Aging veterans clubs struggle to stay open

Iron Range newsIn a phenomenon seen across Minnesota, veterans clubs such as the VFW and Legion are struggling to stay open as members age and new veterans opt not to join. The Star Tribune took a look at the problem in their Sunday edition, while the Mesabi Daily News reported on the possible closure of the Virginia (Minn.) Servicemen’s Club. In Hibbing, the VFW has battled financial problems and could close or change dramatically in the coming year.

The fundamental problem is demographics. The WWII and Korean War generation was the most active in these veterans clubs and every year more of them pass away. Vietnam veterans are less numerous, and they, too, are aging. Though the United States has conducted two major wars in the last decade, few of the new veterans returning from conflict are getting involved in clubs like these. That’s in keeping with generational trends away from civic or community clubs and toward other forms of communicating with peers and like-minded individuals.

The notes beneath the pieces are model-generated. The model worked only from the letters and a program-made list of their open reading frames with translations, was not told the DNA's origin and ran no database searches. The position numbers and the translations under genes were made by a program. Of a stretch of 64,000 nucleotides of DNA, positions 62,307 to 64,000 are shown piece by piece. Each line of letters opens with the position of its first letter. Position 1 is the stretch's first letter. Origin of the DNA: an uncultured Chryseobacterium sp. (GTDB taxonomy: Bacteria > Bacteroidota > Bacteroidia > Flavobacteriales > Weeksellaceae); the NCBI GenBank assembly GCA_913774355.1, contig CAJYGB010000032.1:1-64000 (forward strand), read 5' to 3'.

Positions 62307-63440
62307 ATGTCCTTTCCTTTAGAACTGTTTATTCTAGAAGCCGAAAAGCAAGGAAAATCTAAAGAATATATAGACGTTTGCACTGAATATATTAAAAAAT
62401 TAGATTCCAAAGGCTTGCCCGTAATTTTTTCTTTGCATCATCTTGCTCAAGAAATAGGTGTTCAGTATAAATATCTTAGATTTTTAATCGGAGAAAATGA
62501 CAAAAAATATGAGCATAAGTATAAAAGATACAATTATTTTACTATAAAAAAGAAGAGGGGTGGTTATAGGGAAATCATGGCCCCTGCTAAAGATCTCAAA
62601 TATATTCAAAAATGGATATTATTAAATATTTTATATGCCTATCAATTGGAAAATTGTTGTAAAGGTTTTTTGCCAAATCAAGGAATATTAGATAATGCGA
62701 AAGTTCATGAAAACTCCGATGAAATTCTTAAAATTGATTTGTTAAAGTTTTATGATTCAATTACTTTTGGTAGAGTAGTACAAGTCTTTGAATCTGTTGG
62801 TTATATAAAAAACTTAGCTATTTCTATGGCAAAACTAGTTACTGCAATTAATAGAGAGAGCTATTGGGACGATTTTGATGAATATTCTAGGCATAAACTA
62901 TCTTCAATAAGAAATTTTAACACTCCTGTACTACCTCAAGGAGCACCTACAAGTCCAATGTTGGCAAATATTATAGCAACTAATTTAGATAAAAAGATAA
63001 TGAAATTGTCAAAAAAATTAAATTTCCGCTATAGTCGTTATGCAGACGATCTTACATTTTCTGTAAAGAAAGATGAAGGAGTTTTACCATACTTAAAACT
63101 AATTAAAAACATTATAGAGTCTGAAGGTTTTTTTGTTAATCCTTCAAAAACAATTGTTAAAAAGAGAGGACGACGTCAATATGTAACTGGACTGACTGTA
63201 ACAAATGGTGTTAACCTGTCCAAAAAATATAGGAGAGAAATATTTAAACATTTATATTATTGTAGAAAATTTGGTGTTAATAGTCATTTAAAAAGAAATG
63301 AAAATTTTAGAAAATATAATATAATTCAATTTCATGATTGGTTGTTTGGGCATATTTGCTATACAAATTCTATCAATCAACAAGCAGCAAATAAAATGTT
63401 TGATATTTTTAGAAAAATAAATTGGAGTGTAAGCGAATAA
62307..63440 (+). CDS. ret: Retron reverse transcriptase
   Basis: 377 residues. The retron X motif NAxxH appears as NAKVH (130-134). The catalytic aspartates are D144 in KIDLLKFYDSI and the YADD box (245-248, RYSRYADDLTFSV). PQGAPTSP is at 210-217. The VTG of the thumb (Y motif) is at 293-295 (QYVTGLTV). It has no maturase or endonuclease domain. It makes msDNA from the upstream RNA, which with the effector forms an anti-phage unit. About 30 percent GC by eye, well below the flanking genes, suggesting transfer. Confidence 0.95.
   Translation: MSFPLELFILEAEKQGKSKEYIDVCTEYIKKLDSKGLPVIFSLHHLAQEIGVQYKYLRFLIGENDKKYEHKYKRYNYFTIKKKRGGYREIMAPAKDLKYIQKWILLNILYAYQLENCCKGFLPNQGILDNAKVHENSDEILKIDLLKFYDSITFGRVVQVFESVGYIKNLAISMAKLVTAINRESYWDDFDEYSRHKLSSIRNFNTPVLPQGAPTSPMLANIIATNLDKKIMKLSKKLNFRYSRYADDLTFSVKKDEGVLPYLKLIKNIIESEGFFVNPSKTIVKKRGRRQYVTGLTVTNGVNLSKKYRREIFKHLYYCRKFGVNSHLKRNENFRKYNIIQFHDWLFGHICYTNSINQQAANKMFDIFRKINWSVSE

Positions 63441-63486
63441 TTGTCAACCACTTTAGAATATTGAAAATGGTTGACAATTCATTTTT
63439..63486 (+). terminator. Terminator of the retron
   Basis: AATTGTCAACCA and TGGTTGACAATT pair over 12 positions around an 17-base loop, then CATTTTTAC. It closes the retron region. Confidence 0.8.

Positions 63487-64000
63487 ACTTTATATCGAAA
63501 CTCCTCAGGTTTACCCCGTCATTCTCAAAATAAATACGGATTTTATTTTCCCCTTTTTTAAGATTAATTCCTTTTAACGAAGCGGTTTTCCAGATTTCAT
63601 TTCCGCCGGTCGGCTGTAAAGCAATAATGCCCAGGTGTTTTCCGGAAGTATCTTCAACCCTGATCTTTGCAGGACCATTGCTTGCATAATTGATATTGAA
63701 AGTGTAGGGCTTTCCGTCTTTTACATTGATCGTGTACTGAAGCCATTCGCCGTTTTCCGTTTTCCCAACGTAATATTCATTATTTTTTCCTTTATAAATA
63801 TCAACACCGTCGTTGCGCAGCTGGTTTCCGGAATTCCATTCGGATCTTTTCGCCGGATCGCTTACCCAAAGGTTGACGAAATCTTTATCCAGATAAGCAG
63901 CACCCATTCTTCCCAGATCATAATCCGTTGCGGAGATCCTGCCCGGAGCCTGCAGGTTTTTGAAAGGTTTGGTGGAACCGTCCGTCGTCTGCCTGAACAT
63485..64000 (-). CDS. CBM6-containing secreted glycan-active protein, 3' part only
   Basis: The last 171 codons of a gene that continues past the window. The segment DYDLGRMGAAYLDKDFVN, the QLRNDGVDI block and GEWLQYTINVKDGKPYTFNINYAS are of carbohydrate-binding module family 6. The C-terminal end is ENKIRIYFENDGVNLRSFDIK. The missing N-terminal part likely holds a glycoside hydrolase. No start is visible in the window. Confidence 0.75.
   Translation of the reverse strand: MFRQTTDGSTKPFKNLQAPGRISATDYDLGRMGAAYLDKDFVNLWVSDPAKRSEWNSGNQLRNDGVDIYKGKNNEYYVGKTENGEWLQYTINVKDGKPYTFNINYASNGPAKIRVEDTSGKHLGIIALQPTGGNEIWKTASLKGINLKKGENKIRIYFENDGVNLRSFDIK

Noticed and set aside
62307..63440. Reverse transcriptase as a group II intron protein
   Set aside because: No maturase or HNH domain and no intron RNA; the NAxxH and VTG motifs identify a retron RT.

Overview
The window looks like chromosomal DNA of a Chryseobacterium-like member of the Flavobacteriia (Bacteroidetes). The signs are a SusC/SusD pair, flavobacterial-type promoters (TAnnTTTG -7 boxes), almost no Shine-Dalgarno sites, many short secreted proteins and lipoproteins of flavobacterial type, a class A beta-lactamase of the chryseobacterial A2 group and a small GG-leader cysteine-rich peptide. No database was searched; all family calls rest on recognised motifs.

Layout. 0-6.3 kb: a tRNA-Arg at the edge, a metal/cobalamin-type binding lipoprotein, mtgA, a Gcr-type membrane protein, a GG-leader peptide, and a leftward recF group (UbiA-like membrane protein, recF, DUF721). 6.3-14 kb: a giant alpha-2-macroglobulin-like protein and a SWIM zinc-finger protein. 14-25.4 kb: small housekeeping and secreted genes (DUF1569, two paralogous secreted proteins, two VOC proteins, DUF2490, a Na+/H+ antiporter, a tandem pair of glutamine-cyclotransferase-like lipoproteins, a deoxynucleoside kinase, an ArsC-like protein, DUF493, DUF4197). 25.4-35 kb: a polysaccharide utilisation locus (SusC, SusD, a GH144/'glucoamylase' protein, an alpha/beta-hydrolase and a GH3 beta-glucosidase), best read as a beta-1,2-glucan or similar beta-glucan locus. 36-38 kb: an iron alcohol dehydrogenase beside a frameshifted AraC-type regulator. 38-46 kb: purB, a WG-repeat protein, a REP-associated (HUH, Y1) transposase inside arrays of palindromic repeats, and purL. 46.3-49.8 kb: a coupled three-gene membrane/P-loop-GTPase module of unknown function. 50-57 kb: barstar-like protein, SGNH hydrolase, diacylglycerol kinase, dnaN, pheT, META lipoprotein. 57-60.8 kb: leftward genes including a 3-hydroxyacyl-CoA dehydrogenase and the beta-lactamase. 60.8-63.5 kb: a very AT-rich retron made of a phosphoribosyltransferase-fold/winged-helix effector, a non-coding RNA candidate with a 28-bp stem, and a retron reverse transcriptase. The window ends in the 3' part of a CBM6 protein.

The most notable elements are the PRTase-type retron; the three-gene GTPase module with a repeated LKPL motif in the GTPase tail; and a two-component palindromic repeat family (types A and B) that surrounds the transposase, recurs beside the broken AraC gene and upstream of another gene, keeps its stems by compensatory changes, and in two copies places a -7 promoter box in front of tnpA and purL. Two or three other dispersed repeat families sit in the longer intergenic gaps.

My grandfather, a Korean-era veteran of the Air Force, is a member of the Keewatin Legion post. I accompany him to the annual spaghetti dinner as a member of the Sons of the Legion, but the event was smaller this year. They ring the bell in remembrance of a lot of guys, and no one new ever shows up.

Meantime, other service clubs look to stay relevant in new ways. In Grand Rapids, the VFW retains the talented Sam Miltich and his rotating cadre of musicians  as Wednesday night entertainment. After Reina del Cid and the Cidizens played my radio show last Saturday, they were hired on for a gig at the Bemidji Legion. The hope here is that quality entertainment could attract new customers to the veterans clubs — even if the veterans who caused the clubs to exist are fewer in number.

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